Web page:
Only 25 percent of Filipino adults are financially literate, a Standard & Poor’s (S&P) Ratings Services survey found, highlighting the challenges facing the goal of boosting access to financial services.
An S&P Global Financial Literacy (FinLit) Survey conducted last year found country financial literacy rates ranging from 13 percent to 71 percent among 143 economies, with Yemen at the bottom and Denmark, Sweden and Norway sharing the top spot.
Globally, only one in three adults, or 31 percent, showed an understanding of basic financial concepts such as numeracy, risk diversification, inflation and compound interest (savings and debt.)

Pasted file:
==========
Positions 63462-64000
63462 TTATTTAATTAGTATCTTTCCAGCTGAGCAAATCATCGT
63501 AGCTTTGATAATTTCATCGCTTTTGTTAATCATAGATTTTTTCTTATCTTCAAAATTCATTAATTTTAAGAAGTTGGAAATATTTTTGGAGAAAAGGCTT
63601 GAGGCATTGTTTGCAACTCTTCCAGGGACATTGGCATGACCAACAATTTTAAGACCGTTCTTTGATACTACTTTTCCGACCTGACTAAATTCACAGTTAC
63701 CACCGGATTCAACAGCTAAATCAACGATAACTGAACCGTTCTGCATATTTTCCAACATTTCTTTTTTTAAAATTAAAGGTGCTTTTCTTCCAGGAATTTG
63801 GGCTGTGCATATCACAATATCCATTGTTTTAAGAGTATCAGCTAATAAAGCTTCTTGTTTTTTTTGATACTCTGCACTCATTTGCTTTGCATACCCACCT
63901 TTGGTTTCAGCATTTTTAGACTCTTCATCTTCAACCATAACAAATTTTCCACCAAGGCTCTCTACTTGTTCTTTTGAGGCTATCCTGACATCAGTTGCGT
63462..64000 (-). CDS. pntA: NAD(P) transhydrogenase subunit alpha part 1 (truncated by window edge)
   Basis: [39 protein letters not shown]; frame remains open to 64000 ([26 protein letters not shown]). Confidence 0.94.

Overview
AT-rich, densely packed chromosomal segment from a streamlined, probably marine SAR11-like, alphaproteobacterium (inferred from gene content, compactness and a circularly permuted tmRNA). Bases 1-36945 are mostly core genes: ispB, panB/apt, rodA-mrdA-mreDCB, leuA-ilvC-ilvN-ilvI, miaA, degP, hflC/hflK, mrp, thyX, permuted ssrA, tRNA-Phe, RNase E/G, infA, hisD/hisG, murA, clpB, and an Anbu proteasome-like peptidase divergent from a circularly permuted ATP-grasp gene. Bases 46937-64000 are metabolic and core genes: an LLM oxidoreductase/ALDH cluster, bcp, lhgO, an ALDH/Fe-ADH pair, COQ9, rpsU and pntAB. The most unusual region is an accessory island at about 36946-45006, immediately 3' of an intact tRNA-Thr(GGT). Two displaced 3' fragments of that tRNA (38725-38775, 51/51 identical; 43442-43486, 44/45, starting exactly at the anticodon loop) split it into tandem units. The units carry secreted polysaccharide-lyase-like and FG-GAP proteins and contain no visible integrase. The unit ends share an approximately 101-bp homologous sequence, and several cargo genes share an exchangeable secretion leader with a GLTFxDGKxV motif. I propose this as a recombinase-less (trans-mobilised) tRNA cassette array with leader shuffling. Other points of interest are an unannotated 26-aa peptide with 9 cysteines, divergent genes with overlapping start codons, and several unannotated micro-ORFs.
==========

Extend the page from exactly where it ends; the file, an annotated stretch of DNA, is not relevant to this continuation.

“Although financial literacy is higher among the wealthy, well educated, and those who use financial services, it is clear that billions of people are unprepared to deal with rapid changes in the financial landscape,” the survey said.
“Governments are pushing to increase financial inclusion by boosting access to bank accounts and other financial services but, unless people have the necessary financial skills, these opportunities can easily lead to high debt, mortgage defaults, or insolvency,” it added.
“This is especially true for women, the poor, and the less educated—all of whom suffer from low financial literacy and are frequently the target of government programs to expand financial inclusion.”